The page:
Military students defend networks from NSA, drone attacks

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Students from the U.S. and Canadian military service academies participated in the 17th annual Cyber Defense Exercise (CDX) last week. The week-long competition is hosted by NSA Cybersecurity Operations each year, designed to hone the cyber skills of the U.S. and U.S. allies’ future cyber warriors.

Months prior to the competition, undergraduate students from the U.S. Coast Guard Academy, U.S. Merchant Marine Academy, U.S. Military Academy, U.S. Naval Academy and Royal Military College of Canada begin building and securing their networks. During the competition, the students work to secure these networks from cyberattacks designed by experts in the CSO.

The CDX includes four groups known as “cells”:

  • Blue Cell: Made up of students from the service academies, the blue teams secure, operate and defend the networks they built from the Red Cell and complete scenario-based challenges.
  • Red Cell: Comprised of NSA and military experts to conduct adversarial activities against the Blue Cell
  • Gray Cell: Operated by NSA specialists acting as typical network users who mimic actions of untrained or careless users. Actions of the Gray Cell can sometimes facilitate Red Cell attacks.
  • White Cell: NSA specialists acting as referees. They interpret and enforce the rules of the competition, assign scores and issue penalties.

Several students participated in the Red Cell at CDX headquarters. Curtis W., Red Cell Lead, said this experience “provides [students] an opportunity to see how real-world adversaries try to attack networks and exploit vulnerabilities.”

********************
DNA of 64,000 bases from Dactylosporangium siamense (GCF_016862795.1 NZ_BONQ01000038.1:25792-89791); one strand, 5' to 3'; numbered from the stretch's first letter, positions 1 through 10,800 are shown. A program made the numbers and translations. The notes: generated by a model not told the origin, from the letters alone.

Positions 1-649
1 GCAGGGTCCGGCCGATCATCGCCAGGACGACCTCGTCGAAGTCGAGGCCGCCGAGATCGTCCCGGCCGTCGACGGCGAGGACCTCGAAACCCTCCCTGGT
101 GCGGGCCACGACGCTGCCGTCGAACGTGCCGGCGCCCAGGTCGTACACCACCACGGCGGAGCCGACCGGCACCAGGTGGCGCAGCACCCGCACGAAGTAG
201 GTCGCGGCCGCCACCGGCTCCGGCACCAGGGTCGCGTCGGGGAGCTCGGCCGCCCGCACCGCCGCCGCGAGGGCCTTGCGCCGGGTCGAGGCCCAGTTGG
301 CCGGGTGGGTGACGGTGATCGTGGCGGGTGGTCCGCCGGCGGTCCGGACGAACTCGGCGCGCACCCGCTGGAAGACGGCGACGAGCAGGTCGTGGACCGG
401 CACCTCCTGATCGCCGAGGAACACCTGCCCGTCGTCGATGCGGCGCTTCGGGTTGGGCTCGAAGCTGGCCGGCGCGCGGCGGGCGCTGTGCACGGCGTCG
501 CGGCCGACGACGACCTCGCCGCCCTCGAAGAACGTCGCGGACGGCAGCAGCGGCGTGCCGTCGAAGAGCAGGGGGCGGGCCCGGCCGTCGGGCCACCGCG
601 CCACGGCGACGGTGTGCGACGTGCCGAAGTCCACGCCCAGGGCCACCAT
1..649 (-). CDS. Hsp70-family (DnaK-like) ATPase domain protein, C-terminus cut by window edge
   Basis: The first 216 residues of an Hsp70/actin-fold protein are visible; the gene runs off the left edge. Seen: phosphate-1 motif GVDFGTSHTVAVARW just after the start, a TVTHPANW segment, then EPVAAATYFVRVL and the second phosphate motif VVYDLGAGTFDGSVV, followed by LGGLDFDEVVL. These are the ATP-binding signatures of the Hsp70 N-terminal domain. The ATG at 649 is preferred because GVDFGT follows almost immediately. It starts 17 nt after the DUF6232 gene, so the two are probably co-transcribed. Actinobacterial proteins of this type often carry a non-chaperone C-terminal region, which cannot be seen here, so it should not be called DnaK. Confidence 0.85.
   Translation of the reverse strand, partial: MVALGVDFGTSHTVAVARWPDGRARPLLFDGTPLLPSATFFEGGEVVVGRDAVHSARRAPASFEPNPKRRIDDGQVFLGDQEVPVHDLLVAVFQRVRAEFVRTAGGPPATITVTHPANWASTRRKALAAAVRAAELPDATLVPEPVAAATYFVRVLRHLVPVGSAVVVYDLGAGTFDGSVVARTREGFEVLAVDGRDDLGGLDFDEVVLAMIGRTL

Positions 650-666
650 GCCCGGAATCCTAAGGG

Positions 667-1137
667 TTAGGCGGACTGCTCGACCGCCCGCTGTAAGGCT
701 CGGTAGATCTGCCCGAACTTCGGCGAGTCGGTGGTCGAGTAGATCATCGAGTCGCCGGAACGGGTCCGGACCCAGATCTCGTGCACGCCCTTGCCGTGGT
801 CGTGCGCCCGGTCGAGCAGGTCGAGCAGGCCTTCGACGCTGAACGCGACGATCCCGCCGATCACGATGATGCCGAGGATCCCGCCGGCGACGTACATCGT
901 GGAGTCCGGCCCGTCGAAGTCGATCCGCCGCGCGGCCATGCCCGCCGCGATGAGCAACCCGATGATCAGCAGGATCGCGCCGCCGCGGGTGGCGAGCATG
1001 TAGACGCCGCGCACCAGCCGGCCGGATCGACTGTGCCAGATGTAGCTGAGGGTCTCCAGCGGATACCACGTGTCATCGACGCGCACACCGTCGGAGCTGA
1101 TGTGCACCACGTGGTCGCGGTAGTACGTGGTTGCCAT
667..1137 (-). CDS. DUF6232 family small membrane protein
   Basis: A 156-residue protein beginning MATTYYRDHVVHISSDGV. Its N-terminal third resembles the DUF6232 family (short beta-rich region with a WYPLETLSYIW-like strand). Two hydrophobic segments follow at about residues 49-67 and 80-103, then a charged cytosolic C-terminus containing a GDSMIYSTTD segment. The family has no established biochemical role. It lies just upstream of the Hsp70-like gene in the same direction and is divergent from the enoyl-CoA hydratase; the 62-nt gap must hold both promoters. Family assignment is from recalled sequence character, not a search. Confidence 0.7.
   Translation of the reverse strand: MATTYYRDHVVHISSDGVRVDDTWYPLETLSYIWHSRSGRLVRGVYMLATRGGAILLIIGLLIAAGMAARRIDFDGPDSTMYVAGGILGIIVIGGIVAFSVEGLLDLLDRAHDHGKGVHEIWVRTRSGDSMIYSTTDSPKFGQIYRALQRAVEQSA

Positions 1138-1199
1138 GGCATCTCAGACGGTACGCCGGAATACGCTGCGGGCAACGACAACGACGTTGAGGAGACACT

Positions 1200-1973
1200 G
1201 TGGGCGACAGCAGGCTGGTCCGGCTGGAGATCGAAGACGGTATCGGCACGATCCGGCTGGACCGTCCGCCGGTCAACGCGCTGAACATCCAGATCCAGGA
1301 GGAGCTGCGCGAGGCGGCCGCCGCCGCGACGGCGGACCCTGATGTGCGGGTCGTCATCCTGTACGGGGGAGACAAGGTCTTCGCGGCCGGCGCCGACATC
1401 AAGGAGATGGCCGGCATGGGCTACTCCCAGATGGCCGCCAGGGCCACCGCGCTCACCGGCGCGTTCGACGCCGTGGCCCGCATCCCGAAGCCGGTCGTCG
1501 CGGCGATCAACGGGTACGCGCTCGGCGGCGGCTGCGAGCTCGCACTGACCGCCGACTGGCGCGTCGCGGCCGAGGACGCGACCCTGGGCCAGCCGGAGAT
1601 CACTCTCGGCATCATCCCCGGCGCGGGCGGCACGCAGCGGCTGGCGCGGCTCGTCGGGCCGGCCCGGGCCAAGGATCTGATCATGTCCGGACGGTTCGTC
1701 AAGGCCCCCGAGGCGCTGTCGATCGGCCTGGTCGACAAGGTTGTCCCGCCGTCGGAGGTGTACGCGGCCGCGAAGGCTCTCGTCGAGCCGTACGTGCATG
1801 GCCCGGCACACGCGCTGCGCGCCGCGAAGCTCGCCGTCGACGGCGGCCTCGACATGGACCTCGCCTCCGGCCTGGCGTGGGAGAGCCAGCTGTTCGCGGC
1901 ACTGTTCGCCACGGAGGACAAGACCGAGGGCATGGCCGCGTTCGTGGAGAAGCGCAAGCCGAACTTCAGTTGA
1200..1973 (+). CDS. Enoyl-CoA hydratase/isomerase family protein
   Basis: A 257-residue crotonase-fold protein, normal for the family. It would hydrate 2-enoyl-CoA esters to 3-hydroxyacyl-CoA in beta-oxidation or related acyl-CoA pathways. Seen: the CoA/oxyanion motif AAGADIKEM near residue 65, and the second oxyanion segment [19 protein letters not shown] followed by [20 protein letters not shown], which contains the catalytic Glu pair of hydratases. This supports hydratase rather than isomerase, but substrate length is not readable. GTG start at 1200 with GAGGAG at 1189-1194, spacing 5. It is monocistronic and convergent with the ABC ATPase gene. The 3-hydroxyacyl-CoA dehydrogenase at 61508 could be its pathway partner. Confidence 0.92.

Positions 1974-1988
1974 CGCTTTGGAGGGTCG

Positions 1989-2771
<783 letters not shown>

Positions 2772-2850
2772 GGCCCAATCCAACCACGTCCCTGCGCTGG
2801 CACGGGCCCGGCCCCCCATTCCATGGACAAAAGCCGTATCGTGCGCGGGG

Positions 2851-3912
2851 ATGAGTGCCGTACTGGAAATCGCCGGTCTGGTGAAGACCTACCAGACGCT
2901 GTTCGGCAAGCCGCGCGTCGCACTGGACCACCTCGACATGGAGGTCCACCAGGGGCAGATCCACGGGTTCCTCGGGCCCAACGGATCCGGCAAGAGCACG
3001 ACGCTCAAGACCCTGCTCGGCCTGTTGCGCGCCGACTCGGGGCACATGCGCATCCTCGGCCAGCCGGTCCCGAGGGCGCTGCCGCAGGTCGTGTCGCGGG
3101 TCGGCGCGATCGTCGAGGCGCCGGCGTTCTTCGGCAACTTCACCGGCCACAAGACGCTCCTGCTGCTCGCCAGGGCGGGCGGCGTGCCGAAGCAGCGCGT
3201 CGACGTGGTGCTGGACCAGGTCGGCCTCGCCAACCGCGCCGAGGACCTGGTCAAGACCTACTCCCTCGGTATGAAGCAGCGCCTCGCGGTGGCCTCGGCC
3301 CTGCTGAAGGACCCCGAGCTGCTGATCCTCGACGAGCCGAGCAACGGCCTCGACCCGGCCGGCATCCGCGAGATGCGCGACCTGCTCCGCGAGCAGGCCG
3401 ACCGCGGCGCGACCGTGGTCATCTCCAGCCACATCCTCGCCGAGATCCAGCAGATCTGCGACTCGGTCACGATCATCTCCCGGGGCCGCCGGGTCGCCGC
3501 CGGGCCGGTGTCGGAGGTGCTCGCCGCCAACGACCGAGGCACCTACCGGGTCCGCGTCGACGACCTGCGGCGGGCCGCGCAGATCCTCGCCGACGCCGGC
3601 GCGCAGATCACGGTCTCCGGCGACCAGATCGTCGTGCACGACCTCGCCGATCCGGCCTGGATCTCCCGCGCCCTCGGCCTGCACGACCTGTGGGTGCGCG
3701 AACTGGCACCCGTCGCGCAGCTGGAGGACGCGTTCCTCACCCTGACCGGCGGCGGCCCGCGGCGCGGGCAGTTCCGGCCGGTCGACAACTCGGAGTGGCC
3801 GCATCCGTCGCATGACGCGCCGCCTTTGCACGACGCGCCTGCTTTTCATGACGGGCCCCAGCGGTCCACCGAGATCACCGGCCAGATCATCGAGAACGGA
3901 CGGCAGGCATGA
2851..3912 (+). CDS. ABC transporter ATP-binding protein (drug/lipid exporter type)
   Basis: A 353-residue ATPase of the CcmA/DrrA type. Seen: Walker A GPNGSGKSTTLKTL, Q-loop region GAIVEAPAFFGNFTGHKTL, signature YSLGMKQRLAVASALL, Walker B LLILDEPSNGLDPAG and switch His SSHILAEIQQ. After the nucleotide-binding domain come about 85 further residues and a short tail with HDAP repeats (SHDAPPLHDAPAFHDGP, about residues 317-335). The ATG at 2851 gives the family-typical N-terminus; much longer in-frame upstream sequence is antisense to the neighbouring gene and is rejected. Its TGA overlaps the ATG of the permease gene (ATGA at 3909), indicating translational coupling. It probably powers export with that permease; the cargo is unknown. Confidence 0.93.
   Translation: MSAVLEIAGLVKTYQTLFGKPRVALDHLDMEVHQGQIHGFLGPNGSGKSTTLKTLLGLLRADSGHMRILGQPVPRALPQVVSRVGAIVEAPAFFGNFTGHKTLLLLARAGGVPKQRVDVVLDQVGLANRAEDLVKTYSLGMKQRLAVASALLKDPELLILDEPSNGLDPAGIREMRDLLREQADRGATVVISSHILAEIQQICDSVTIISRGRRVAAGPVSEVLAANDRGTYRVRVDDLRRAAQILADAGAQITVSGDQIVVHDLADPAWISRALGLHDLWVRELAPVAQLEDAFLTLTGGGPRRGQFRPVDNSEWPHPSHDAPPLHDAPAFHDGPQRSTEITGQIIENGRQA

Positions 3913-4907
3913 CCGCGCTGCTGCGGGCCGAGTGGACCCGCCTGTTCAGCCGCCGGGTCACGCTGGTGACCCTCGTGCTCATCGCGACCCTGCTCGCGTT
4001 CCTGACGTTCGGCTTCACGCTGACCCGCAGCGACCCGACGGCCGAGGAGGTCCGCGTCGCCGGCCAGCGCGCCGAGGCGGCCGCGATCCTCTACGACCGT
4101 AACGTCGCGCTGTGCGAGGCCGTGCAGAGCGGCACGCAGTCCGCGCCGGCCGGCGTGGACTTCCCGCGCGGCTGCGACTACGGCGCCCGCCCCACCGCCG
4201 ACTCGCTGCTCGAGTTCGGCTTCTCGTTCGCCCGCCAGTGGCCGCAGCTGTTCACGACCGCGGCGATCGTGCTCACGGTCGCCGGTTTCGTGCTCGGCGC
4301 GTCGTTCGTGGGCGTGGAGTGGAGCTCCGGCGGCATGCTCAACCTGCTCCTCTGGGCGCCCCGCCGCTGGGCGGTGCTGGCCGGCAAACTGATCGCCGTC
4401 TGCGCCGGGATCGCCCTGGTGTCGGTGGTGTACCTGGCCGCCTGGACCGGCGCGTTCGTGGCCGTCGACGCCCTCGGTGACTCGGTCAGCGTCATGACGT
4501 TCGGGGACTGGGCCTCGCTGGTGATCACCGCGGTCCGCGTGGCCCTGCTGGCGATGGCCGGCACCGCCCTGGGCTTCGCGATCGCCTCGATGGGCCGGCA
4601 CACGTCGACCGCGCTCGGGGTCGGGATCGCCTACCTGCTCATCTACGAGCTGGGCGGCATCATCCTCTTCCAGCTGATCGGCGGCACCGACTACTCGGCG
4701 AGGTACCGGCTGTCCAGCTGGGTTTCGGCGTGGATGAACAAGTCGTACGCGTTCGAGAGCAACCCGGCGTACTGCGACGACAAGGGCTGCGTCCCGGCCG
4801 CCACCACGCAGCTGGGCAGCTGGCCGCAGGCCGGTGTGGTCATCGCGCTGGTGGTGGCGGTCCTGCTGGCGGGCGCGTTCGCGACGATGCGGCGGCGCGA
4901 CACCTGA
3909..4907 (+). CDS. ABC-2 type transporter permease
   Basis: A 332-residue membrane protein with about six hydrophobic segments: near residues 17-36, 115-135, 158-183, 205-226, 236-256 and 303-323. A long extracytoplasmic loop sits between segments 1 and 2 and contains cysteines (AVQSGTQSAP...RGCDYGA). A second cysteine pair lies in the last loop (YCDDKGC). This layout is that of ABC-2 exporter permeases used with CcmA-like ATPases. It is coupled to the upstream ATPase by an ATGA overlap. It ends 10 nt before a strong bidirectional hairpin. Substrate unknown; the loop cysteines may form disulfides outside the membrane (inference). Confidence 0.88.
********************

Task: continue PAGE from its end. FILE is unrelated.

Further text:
“We get to learn about network penetration and pivoting,” said CDT Daniel T., a Red Cell student from the U.S. Air Force Academy who participated in the past, said of the exercise, “And how to limit the attacker to the borders of [the] network and push them out.”

A new component to the Blue Cell was the unmanned aerial vehicle challenge. Students from the U.S. Naval Academy and the Royal Military College of Canada (RMC) participated in the elective challenge. The week prior to the CDX, the students built their UAV and executed their mission to take down five targets under the protection of enemy UAV’s. Once the UAV’s launched on Tuesday morning, the students waited to see if their efforts were successful.

Graduate Students from the RMC participated in the UAV portion of events as part of an unmanned ground vehicle challenge. The Air Force Research Lab incorporated specialists on the Red Cell side to recover a UAV belonging to the graduate students. They then reverse-engineered the UAV’s software. The RMC graduate students were supplied with a UGV with an attached video camera and could be controlled with a Play Station 3 controller from their location in Canada. The students’ objective was to take down four targets, including two simulated surface-to-air missiles.

RMC graduate students also competed against NASA and NSA teams in the Space Cyber challenge (SCC). This portion of the exercise was added to encourage the students to think about cybersecurity in relation to space. The program will be offered to undergraduate students in the future.

“They seem to be grasping it well and working well with the hardware,” said one of the engineers heading the program.

U.S. Naval Academies Prevails

The U.S. Naval Academy Cyber Security team narrowly bested West Point to win their fourth CDX. They competed against the other service academies in reverse engineering/malware analysis, host/network forensics, offensive ethical hacking and the UAV challenge. Points were awarded for each successful step they accomplished.

“We’re here to cater to an educational exercise – not every school works at the same level, and that’s OK,” White Cell Lead Robert C. said. “Our job is to elevate them from students to professional network defenders.”